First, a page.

Unidad a través de la comunidad — unity through the community.
In an effort to reduce the socioeconomic disparities in Dane County’s Latino community, the Latino Consortium for Action issued a “call to action” to address the problems and inequities found in the Cuéntame Más report, released Sept. 15.
Ten years have passed since the Latino Advisory Delegation issued the initial report, Cuéntame, or “tell me” in Spanish. The current report, which means “tell me more,” discusses the current challenges and barriers the Latino community faces. But it also reflects on the improvements they have made in the last decade.
From 2009-14, the unemployment rate for the Latino community rose from 3.7 percent to 6.9 percent. In addition to the rising unemployment rate, the poverty rate increased from 17.6 percent to just under 28 percent in that same time period.
At the moment, Latinos comprise 6.1 percent of Dane County’s population. As the largest non-white racial or ethnic group in Dane County, the report indicates they have grown “dramatically” over the last decade, and will continue doing so in the future.
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The large influx of Latinos in both the state and country is a growing trend that can be attributed to political and economic factors elsewhere, Alberto Vargas, associate director of the University of Wisconsin Latin American, Caribbean and Iberian Studies Program, said.
What has largely prompted the influx is the violence in countries that immigrants come from and the lack of opportunities, Vargas said. The large demand for labor in the United States is a factor as well.
Many newly arrived immigrants have an undefined immigration status, which Vargas said leads to their exploitation in the workforce, causing problems with poverty, healthcare and housing.
“With these [undefined] situations, immigrants could be easily exploited in the workplace, and that’s how you have these problems with poverty, healthcare and housing,” Vargas said.
For those who are undocumented, they are presented with more challenges and less access to certain services such as basic healthcare.
Plus, immigrants also have a challenging time understanding and navigating complex health care systems due to the language barrier, Ald. Shiva Bidar-Sielaff, District 5, said in an email to The Badger Herald.
“Undocumented immigrants do not qualify for Medicaid, Medicare or marketplace insurance,” Bidar-Sielaff said. “Thus, they have less access to care.”
In addition to these concerns, Bidar-Sielaff said there is a need for more culturally competent providers and systems.
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This need comes at a time when the rate of obesity and mental health stress are both rising for members of the Latino community. According to the most recent report, the obesity rate among Latinos is 33.9 percent — higher than the overall average for the state, which is 30.7 percent.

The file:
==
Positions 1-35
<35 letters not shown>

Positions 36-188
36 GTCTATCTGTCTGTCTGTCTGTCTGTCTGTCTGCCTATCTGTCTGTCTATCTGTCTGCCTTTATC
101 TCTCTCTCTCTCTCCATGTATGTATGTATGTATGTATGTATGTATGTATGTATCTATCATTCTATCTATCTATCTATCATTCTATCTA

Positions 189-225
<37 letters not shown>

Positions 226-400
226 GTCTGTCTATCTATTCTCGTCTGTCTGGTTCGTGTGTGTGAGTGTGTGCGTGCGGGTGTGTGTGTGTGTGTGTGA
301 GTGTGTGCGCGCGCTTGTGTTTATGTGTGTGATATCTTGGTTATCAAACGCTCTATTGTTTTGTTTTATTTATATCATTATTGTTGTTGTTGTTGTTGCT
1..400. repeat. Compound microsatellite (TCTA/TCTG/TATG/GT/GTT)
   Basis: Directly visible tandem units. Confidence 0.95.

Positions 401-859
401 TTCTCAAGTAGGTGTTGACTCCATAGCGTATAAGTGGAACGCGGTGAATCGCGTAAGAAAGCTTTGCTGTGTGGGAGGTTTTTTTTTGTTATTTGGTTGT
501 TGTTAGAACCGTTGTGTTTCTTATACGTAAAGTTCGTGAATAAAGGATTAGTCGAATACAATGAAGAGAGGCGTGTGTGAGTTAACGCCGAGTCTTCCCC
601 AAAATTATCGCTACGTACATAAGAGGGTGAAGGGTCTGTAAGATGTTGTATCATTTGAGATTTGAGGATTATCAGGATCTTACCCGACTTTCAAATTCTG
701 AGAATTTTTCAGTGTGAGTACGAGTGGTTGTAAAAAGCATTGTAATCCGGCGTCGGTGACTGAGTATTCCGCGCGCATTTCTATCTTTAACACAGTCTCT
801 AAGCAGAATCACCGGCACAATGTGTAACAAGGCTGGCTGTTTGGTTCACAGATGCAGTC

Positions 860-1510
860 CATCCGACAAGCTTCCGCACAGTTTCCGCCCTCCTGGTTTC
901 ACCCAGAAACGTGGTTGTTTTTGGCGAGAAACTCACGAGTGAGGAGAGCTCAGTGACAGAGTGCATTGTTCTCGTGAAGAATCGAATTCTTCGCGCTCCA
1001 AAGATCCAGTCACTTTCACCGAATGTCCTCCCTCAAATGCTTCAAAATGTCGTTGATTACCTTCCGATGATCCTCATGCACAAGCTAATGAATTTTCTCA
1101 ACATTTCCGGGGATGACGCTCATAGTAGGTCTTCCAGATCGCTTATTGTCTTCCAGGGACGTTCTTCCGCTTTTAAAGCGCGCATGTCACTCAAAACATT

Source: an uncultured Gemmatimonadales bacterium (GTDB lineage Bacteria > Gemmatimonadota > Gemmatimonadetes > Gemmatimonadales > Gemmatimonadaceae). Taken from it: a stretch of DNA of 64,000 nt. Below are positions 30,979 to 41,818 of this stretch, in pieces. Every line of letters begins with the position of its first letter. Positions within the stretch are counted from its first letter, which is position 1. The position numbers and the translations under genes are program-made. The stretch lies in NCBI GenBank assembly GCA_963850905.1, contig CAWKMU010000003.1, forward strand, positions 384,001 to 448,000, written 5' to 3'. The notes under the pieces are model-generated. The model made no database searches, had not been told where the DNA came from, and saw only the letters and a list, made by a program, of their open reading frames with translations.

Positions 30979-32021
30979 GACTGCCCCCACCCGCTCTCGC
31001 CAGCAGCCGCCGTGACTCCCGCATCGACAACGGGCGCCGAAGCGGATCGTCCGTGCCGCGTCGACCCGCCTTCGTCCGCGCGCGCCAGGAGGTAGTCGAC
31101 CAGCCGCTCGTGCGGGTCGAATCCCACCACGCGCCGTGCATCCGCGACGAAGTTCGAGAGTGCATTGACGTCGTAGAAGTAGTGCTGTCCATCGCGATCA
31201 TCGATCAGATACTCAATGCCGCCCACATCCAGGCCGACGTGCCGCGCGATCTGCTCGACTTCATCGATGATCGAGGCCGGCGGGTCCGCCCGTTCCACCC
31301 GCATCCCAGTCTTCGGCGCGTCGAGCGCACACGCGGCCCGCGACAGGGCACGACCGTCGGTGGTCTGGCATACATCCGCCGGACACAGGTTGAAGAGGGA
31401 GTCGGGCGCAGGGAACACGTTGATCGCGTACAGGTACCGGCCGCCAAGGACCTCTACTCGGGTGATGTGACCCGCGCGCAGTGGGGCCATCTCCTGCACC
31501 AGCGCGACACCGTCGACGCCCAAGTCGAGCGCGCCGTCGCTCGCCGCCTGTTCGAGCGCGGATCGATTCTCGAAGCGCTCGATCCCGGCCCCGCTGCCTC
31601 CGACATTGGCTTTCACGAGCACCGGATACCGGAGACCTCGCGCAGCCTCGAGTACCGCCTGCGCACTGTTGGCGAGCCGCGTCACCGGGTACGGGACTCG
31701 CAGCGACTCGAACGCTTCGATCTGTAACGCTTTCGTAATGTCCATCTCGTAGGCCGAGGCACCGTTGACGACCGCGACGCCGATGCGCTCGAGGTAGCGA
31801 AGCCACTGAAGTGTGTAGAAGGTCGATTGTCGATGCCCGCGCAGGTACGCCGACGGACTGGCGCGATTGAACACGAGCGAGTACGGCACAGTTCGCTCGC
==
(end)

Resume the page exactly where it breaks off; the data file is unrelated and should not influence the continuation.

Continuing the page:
For mental health, the report found Latina teens have the highest rate of suicide attempts of any other ethnic and gender group in their age category. Twenty percent of Latinas report suicidal thoughts during high school compared with 16.1 percent of white females. Latinas were also 13.5 percent more likely to attempt suicide than their white counterparts, who exhibited a 7.9 percent rate.
As pointed out in the report, Bidar-Sielaff said mental health and obesity are the top two concerns with regard to healthcare. Serving as the co-chair to the Latino Health Council for the last 13 years, Bidar-Sielaff said the council plans to continue their work and programming around health education in the Latino community to implement the recommendations of the report.
The recommendations are as follows:
- Improve access to culturally and linguistically appropriate primary and behavioral health services
- Hire and retain culturally and linguistically competent healthcare providers
- Increase capacity for health education programming
While community leaders like Bidar-Sielaff work to improve the disparities Latinos face in the healthcare sector, improvements still must be made in other sectors, such as education. With a growing population comes a growing pressure that school districts must face to accommodate students who have limited knowledge of English and come from different cultural settings, Vargas said.
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According to the report, one in five Madison Metropolitan School District students is Latino. But of that demographic, less than 70 percent end up graduating from high school.
To combat the gap in graduation rates, the report suggested expanding multigenerational access to educational opportunities, increasing second-language learner programs and promoting career and college preparatory programs.
Education, Vargas said, is one of the most important areas the report needs to focus on because it is the best way to get children engaged and prepared to be in a better position.
“Parents have high expectations for their children and what they want is to improve and increase their possibilities of integrating into the mainstream of the U.S. so they can be successful,” Vargas said.
Cuéntame Más was prepared by Revel Sims for Centro Hispano and sponsored by United Way of Dane County. Community leaders plan on working together to address the findings in the report.